I boiled apples in water until tender. I took apples out, then added lemon and sugar to water in pot and boiled it. When I poured it over the apples it made a nice thickened gel. By morning it's all watery. Why?
Some of the water content of the apples has migrated from the apples to the surrounding syrup. This is due to an effect called osmosis. The apple, like all living things is made out of cells that have (among other things) water inside them. The cell walls are semipermeable, meaning small molecules like water can pass through them, but larger molecules like sugars cannot. All dissolved substances (sugars, salt, etc.) attract water to themselves, so if you expose the apples to a highly sugary solution (like syrup), the water will be pulled from the apples into the syrup.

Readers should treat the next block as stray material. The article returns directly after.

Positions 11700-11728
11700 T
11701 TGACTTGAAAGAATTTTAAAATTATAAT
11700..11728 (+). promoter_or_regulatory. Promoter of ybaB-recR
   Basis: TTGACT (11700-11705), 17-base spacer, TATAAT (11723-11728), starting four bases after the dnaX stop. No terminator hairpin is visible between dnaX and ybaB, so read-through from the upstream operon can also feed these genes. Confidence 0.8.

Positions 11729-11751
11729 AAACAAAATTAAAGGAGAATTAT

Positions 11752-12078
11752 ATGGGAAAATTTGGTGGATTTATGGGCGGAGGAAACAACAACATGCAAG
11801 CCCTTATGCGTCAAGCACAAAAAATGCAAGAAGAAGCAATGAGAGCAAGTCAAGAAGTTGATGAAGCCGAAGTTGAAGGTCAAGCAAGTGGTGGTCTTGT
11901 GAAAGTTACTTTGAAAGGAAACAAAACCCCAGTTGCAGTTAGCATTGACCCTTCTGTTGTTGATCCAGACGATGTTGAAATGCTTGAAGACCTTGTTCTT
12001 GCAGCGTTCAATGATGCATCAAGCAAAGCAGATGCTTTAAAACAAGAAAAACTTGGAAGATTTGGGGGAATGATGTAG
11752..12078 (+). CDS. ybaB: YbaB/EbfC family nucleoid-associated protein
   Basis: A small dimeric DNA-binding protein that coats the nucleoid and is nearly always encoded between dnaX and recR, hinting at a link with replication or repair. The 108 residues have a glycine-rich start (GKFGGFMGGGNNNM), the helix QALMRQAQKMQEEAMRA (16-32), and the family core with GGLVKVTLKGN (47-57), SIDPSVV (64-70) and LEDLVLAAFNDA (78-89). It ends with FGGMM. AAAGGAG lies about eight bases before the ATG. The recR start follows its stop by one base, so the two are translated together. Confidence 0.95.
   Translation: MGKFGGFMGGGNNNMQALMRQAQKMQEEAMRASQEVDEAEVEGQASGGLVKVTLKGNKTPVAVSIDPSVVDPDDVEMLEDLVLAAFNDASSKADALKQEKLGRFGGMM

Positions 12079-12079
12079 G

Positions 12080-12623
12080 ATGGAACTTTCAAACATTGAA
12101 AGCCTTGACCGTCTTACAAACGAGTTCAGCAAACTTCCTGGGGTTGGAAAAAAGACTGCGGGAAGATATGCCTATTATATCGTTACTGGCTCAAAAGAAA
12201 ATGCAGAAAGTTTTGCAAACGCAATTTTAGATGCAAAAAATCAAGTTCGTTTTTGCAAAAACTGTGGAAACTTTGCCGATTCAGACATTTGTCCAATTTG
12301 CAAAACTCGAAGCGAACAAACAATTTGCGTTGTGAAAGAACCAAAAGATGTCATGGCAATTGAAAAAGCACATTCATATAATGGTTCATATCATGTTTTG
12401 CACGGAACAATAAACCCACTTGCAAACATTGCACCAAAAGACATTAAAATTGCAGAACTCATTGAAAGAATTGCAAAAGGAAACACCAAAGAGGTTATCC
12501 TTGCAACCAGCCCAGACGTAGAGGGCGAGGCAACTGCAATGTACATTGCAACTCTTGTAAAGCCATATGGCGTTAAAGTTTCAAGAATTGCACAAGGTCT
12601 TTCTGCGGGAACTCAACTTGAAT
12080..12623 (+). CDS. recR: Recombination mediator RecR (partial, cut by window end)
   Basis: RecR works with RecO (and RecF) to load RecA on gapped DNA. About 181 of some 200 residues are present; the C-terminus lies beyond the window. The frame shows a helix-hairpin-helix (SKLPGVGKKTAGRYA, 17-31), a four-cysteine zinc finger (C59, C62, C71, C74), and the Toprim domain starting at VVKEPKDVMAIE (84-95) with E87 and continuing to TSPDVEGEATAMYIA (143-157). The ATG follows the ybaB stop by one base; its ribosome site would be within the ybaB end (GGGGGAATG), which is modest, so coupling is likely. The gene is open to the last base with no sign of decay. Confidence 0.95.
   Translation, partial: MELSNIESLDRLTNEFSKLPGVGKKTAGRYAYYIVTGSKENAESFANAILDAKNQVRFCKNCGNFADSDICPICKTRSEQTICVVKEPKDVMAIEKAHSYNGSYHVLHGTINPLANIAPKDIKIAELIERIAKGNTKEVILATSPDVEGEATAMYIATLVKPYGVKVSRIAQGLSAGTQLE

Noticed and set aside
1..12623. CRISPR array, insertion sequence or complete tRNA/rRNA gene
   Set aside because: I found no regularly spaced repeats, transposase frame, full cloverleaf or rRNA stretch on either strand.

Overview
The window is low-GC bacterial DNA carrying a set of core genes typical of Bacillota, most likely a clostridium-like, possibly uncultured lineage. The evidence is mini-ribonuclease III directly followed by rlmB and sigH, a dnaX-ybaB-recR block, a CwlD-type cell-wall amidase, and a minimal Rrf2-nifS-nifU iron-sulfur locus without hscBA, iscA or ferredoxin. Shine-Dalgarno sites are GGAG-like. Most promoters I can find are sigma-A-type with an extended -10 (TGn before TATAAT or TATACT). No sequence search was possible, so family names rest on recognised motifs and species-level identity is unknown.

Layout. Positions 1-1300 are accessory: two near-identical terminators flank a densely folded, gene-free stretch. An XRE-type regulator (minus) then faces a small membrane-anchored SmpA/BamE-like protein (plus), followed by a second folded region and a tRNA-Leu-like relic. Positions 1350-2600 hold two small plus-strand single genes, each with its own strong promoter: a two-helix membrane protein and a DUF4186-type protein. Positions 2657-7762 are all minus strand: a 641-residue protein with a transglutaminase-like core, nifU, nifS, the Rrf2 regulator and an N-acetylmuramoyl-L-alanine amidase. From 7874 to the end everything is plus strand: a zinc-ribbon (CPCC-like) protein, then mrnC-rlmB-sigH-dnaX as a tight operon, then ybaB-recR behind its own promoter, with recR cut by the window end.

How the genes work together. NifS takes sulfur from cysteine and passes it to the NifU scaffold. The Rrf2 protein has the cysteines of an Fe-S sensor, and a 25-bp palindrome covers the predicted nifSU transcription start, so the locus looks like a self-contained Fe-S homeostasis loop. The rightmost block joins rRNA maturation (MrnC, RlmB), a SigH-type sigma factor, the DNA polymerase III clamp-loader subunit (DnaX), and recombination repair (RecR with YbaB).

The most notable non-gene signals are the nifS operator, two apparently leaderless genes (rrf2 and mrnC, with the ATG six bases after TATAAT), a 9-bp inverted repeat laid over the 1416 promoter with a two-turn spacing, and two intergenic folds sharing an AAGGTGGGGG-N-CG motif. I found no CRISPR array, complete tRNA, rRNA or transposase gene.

The syrup has very high sugar content and the apples much lower. The syrup pulls water out of the apples by a process known as osmosis, which tries to equalize the sugar concentration on each side of the permeable membranes of the apples' cells.
Sugar is hydrophilic, meaning it's attracted to water. Your water soaked/softened apples likely had a higher moisture content compared to your syrup. The water migrated out of the apples and equalized the sugar concentration. This process is referred to as osmosis.
Next time, try boiling the apples in that sugar syrup instead of just water.